The cautions of the experts proved credible. More than an hour after the Hawaii Volcanoes National Park rangers reported on the imminent destruction of a family’s home, a wall of lava headed toward them.
In front of them, a smoldering, fresh patch of red lava burned so deeply into the ground it turned the family’s front porch into the slippery shore of a lava lake.
Across the street, even as they cheered the soon-to-be tour guide and campaigned for their vehicle in a back lane, the family’s neighbor’s home continued to burn.
“It’s the family prayer of love and protect,” said Bill Magowan, a scientist at the park.
Police initially told the family there were no additional cars in the driveway, but they soon discovered the family has parked in the driveway for years, and for days before that.
“It’s not like you see one car and you know, everything’s fine,” said Lisa Magowan, who with her husband, Jerry, had moved into their home in 1983. “You just don’t have that feeling.”
Their house was about 1,200 feet from the most active lava zone in the volcano zone. They had decided that the spot near the lava lake’s pool might be the one they put on the market a few years ago, when the $2.6 million home was listed for $3.6 million.
It was only a matter of time, though, before the lead anchors had to come out and the cautions of warning signs were put to work.
On the afternoon of Nov. 5, the family walked on the street and through the lava lake’s pool. They came back after visiting Lisa’s mother at a nearby retirement home. Their son brought a pair of sunglasses to Lisa, wearing them around the lake.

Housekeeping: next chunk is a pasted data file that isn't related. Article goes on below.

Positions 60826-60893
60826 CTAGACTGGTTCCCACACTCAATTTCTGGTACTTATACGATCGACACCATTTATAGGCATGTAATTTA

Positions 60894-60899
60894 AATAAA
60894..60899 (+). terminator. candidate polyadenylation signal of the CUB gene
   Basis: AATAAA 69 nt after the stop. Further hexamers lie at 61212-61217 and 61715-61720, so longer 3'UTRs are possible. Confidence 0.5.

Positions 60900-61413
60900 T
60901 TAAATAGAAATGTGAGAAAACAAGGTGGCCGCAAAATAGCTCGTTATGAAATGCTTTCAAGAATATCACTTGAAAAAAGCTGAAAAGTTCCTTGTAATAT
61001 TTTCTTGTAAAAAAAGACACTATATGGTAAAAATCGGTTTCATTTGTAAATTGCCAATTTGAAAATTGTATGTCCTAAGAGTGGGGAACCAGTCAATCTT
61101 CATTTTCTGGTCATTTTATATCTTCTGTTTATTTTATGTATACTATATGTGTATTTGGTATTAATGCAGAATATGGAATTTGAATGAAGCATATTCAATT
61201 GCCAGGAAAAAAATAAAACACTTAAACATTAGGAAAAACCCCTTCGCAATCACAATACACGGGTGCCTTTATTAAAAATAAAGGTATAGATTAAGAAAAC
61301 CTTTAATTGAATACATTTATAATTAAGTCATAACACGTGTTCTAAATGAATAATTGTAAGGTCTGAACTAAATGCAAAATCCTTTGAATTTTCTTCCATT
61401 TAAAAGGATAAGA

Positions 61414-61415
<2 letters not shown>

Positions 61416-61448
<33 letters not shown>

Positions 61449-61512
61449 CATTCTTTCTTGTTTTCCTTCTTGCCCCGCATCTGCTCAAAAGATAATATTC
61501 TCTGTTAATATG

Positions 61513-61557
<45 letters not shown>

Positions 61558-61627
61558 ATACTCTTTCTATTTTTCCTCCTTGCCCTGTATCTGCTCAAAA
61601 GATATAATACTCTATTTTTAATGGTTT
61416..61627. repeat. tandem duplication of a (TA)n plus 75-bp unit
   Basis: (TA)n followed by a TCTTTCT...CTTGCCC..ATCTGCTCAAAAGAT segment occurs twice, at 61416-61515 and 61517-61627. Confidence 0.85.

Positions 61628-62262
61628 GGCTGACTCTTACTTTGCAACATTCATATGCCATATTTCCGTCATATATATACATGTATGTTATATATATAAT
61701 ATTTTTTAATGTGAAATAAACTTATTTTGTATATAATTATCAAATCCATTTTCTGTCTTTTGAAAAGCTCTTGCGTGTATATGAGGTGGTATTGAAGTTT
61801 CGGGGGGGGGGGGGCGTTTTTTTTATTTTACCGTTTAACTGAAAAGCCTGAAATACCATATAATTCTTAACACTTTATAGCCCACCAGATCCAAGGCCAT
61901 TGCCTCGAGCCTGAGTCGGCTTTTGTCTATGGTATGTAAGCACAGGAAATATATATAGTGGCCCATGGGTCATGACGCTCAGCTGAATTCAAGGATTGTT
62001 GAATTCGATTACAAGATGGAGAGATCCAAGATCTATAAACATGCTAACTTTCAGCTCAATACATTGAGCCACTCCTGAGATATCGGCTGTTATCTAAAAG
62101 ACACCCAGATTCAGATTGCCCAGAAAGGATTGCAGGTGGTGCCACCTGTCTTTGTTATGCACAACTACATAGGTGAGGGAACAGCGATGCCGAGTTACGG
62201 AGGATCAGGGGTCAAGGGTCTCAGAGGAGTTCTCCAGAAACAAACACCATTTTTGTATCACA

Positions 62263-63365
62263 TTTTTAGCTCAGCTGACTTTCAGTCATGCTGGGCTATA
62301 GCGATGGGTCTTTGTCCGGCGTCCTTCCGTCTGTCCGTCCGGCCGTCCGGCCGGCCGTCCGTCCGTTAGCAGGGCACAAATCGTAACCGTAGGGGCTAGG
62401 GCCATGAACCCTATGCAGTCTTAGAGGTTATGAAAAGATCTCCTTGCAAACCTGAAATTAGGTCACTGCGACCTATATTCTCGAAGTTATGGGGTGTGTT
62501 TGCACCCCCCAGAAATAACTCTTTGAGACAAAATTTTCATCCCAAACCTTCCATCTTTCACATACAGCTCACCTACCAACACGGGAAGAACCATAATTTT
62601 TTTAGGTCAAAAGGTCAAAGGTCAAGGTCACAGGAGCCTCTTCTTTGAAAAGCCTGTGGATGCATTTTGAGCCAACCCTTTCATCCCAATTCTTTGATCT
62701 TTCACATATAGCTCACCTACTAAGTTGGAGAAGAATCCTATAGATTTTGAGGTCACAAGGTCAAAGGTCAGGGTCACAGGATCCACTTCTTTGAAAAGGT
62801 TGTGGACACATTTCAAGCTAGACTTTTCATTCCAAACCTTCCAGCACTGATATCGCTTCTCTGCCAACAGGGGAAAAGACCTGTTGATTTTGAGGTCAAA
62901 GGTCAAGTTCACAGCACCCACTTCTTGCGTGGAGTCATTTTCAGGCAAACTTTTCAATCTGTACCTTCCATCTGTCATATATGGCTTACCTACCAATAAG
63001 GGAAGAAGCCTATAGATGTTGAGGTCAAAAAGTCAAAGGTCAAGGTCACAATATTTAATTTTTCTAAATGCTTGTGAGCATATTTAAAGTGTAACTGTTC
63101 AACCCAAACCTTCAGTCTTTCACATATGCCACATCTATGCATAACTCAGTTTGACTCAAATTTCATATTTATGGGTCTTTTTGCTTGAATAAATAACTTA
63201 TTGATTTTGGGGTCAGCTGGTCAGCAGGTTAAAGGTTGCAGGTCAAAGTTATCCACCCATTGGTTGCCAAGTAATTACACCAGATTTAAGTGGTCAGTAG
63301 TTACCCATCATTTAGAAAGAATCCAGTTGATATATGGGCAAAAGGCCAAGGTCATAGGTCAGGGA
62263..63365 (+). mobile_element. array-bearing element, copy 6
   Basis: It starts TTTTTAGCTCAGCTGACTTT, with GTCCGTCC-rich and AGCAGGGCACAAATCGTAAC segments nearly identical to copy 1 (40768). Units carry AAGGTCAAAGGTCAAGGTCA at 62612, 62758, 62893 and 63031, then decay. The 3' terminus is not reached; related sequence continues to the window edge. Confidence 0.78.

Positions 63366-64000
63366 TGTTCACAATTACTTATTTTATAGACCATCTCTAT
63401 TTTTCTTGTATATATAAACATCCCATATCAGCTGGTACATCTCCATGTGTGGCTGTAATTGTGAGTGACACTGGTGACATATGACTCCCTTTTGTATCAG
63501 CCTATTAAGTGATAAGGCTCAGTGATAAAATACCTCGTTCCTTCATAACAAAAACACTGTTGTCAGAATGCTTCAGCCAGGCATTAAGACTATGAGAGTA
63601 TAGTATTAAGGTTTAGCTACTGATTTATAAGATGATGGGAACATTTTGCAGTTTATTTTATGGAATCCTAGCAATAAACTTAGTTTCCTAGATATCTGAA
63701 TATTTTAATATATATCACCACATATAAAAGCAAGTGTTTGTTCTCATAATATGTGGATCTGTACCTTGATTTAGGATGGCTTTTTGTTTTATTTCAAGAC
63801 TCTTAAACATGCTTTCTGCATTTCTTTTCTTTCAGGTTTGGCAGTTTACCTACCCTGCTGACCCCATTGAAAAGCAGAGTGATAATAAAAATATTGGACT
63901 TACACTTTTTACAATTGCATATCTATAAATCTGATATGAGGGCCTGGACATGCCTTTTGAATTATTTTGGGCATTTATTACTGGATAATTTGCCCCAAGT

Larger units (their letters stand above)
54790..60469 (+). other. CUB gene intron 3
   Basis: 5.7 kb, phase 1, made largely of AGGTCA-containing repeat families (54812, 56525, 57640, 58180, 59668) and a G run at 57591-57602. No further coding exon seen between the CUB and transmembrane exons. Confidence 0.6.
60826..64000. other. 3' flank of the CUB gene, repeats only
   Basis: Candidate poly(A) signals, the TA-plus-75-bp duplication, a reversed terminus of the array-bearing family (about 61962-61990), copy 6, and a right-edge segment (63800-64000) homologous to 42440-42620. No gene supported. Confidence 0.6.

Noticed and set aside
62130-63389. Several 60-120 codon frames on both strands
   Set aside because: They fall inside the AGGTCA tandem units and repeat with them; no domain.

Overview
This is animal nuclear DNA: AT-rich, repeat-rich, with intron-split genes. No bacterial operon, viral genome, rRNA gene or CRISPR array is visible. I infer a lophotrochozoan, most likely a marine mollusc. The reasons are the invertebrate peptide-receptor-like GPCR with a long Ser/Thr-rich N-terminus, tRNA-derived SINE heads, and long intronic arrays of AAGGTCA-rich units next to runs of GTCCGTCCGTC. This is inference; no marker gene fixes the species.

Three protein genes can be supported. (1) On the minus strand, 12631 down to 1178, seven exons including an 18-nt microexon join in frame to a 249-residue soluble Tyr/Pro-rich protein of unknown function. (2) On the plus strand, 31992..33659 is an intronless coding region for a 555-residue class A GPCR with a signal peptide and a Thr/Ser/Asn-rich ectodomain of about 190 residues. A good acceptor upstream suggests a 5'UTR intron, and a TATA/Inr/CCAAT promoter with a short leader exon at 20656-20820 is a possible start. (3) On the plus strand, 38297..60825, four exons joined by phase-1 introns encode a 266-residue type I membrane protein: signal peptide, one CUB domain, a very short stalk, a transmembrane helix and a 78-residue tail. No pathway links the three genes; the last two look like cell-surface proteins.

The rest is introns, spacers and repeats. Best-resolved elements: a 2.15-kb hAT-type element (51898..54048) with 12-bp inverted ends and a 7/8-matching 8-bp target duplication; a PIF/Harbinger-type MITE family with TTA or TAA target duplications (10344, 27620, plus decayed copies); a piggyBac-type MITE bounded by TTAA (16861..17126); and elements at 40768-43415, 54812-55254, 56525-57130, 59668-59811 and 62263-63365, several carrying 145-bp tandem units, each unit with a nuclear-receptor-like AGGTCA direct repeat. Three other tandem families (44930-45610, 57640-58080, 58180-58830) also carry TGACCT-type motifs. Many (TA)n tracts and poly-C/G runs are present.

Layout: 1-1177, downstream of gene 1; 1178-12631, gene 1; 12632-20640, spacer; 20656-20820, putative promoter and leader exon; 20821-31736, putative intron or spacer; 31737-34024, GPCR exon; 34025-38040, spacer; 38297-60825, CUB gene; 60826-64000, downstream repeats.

Little did they know their eyes would take a terrifying turn. As the family was leaving to go to a friends’ house, lava, hot and visible, quickly closed in.
The family grabbed what they could, got in the car and headed away from the lake. “We couldn’t see anything at all,” Lisa said. They were cruising past a stream that was threatening to tear its path through the road.
She felt as if she was burning.
Then, at the end of the block, out of the corners of her eye, she spotted something sparkling in the road: the edge of a 50-foot wide crater created when the crater’s main lava lake drained in the spring. They had found the family’s miraculous home.
The family struggled for a moment to realize the three homes would have to be searched, piece by piece. “You hope nothing bad happens and the house turns up,” Lisa said.
“We always felt safe here,” her husband said.
The family razed the house a few days later. They all packed up, but they had kept on the property the garden they planted when their home was built. It took only two hours to start seeing the trees die. A yard belonging to a family friend became the last house standing before its house burned down in the same week, the Magowans’ house the next.
In just four days, almost all of their worldly possessions were destroyed, a loss of more than $2 million.
They filled a new truck with the contents of their home: a daughter’s clothes, furniture, pictures. They will sell everything except the furniture.